The Cut and the Care

Sunday, June 30, 2013

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Those who believe that churches are the most segregated institutions haven’t stepped into a hair salon on a Saturday morning.  Rarely will you find diversity of hair and skin tones located under the roof of one salon.  The huge transition currently underway in black salons due to more women of color embracing their natural textures has only made finding the right salon even more difficult as our hair institutions struggle to find stylists with skill to “manage” natural hair.  When it came to relaxers, it was so much easier to find a salon to touch you up, flat iron you, and send you on your merry way.  But returning to kinks, curls and coils, the hair we were born with, hasn’t made finding a salon easier than you think.

Caring for textured hair is a multi-layered process that honestly impacts not just women of color but all textured-hair women (as evidenced by the curly-hair “online support group” Naturallycurly.com). Can you cut?  Can you color?  Can you care?  And most importantly (and rarely) can you do all three?

No Decoding Required. Welcome to PRIME.

Tuesday, June 25, 2013

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I thought I’d scored making a last minute appointment with the celebrity stylist-owned salon in my hotel. However, once I checked in with the administrator, she looked at my natural, short 'do, looked back at the screen (at the name of the stylist assigned to me) and let me know that the stylist in this African-American owned salon could not do my hair.  The stylist then came out, looked at my hair from behind the counter and let me know that her "comfort level" was not high enough to even attempt to shape it as requested.  That was all I needed to hear.  If the stylist was not confident enough to do my hair, why would I be comfortable letting her try?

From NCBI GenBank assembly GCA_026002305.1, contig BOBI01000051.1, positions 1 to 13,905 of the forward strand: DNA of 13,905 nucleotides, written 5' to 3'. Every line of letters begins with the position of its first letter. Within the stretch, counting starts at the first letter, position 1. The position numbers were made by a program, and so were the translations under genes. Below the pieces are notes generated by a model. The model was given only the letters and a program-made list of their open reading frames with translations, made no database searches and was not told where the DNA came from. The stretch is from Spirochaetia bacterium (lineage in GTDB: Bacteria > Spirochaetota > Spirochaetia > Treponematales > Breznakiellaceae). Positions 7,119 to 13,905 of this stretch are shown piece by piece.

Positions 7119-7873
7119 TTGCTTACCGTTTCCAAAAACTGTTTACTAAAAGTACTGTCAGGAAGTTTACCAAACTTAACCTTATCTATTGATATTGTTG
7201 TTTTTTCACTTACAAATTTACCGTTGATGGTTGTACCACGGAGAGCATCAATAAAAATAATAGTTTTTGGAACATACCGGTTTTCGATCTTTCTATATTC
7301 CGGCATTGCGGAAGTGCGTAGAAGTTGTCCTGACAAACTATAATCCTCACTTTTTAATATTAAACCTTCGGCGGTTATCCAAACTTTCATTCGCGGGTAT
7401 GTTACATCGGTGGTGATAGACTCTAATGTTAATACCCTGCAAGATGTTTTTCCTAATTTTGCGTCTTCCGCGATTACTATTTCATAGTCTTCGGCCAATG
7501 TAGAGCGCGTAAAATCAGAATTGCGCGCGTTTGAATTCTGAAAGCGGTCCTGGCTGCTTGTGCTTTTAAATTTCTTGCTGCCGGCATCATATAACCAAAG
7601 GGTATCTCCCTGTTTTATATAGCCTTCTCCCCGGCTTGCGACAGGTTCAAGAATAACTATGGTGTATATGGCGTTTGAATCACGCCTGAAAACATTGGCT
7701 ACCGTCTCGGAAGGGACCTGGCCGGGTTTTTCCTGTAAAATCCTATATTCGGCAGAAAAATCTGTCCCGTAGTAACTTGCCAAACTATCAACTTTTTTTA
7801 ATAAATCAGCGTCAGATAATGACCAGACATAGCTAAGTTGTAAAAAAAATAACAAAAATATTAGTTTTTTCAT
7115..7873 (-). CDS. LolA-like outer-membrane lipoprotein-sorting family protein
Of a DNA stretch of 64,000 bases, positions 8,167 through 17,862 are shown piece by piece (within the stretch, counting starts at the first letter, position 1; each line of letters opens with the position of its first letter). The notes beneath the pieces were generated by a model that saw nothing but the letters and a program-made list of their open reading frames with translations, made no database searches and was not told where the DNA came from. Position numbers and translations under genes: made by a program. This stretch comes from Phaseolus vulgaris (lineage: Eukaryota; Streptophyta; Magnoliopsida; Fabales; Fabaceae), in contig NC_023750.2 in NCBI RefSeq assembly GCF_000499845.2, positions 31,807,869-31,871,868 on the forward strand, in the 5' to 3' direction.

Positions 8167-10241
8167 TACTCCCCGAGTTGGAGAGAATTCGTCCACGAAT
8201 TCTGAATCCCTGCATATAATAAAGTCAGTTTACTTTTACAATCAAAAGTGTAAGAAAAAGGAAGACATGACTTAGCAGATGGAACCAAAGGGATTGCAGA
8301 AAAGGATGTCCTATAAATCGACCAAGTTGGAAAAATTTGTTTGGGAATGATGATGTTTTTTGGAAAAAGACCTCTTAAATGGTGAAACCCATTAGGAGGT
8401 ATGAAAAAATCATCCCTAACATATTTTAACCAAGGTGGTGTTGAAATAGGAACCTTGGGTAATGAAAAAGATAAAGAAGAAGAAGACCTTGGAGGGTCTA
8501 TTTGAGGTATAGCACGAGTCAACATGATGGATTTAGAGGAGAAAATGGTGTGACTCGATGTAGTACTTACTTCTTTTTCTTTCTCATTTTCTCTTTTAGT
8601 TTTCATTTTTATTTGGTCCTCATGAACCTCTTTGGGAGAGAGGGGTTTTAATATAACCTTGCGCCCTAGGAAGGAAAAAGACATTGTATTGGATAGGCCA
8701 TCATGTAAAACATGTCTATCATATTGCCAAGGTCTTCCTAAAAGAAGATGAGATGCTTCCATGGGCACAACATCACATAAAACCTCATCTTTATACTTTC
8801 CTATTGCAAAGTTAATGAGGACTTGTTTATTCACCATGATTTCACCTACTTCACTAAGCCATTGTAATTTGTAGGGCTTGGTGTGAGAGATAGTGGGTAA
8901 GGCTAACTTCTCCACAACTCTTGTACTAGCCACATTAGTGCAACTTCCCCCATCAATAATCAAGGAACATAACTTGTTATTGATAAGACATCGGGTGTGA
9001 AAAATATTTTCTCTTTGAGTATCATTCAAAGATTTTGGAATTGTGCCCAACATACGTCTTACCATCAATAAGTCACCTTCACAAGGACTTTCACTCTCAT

I’d specifically asked my booker if the stylist was capable of doing natural, African-American hair and she assured me that as she herself had curly hair, "of course" the stylist could shape mine.  When mentioning this to the woman at the front desk, the black assistant whispered to me, “She’s new.  Had I taken your call, I would have advised you against the stylist.”

And this is one of the reasons why we've started PRIME .  When it comes to beauty and women of color there is a bit of “decoding” that needs to be done.  A salon review mentions that a stylist is good for “curly” hair.  Does that mean “African-American” hair as well?  If an Asian actress endorses a product citing it’s benefits to her “coarse” hair, does that translate to other ethnicities as well?  If a new body cream is touted for it’s “moisturizing benefits” can the same benefits be felt when it comes to darker skin? “The best new cuts” special in your favorite beauty magazine lists an “Afro” as a cut but you consider it a hair type.  What’s a girl to do?


PRIME aspires to be your first step and your first resource for beauty- no decoding required.


 So send your comments, questions, ideas, and inspiration.  We're ready.




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